As part of the budget, however, the administration is asking for a new round of military base closures in 2021.

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The proposed defense budget is a $52 billion increase over defense spending caps imposed under sequestration, and a 3 percent hike over an Obama administration plan, defense officials said. The budget proposes $574.5 billion in baseline spending and an additional $64.6 billion in wartime spending for overseas operations.

“This is not a historic buildup but a repair budget,” defense analyst Mackenzie Eaglen of the conservative American Enterprise Institute, said in an email. “The president’s request is attempting to plug the holes and fill the gaps across the Defense Department and military services.”

‘Will not be enough’

While the budget increase stands out against cuts to many domestic programs, some defense hawks said the amount proposed doesn’t reach the levels necessary to rebuild the military, restore readiness and address combating terrorism and rising adversary threats.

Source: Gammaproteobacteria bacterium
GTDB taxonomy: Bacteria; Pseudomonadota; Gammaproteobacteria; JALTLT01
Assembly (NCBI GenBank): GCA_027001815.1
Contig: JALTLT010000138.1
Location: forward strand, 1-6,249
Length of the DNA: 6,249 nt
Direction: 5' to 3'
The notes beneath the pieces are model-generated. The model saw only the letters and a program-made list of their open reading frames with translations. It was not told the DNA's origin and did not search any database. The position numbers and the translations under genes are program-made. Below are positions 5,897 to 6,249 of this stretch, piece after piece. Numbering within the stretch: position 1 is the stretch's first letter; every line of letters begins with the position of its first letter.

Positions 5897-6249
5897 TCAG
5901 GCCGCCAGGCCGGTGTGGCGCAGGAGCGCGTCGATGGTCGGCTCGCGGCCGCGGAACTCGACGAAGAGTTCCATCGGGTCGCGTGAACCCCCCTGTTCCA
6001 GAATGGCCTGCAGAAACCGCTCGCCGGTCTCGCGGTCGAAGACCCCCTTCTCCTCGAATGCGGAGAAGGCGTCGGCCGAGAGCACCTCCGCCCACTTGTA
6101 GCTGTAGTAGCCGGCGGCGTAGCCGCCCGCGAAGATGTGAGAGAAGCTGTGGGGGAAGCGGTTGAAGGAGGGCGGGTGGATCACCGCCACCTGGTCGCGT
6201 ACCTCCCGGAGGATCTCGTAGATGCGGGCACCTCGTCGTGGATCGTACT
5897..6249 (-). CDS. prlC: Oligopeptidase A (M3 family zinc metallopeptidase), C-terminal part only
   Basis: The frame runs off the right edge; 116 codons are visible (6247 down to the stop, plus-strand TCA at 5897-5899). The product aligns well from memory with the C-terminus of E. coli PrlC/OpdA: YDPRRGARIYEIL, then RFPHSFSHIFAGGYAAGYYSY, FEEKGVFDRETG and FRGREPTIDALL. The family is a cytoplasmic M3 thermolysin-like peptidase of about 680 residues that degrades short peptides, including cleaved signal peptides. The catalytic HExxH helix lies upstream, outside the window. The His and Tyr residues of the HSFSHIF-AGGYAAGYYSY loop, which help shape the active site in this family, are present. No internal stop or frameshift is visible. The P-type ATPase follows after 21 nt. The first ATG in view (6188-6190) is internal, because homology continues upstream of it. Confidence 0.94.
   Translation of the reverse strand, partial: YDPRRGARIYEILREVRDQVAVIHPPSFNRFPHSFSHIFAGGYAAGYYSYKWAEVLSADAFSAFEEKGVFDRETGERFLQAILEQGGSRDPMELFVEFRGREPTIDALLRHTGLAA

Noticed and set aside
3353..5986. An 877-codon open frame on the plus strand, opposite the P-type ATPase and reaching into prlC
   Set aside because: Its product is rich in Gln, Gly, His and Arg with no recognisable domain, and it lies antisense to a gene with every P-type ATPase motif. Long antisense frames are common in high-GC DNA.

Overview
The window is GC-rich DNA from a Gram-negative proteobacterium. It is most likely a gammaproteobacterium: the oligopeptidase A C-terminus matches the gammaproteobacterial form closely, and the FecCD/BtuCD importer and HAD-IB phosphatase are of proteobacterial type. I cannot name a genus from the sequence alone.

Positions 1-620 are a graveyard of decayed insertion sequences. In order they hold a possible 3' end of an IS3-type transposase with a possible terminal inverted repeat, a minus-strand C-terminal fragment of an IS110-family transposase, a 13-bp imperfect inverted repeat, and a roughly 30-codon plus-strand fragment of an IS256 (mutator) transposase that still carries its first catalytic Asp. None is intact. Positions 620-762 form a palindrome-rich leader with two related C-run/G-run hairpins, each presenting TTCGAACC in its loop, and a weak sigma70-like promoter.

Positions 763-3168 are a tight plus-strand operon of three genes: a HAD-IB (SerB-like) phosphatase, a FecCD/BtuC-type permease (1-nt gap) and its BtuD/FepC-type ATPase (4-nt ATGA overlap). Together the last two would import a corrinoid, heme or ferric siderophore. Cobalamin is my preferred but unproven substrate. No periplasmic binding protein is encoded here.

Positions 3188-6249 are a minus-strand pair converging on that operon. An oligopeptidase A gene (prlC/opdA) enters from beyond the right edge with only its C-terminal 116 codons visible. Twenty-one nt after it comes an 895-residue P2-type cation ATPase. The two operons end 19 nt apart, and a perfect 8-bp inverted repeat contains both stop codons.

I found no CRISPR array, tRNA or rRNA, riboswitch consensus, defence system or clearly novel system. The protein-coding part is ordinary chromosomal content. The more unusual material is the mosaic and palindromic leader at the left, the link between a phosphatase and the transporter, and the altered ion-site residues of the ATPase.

“While I support President Trump’s commitment and intent to rebuild the military, this budget request will not be enough to do what he has said is needed to improve military capabilities and readiness,” U.S. Rep. Mike Turner, R-Dayton, a member of the House Armed Services Committee, said in a statement.

A Pentagon official defended the size of the increase in a briefing Wednesday.

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“Fifty-two billion is not chump change,” said Defense Department Comptroller John P. Roth. “We’re not going to solve the readiness problem in one year. We’re not going to modernize in one year.”

Under the Trump administration proposal, Air Force spending would rise to a total of $183 billion compared to $171.1 billion this fiscal year, and add 4,100 airmen and dozens of F-35 fighter planes, documents show. Acquisition spending, a key mission at Wright-Patterson Air Force Base, would also rise. Research and development spending would be “stable,” said Michael Gessel, Dayton Development Coalition vice president of federal programs.

“On its face, it looks like good news for Wright-Patt,” but Congress isn’t likely to pass the federal budget President Donald Trump wants, said Loren B. Thompson, a senior defense analyst with the Virginia-based Lexington Institute and a defense industry consultant.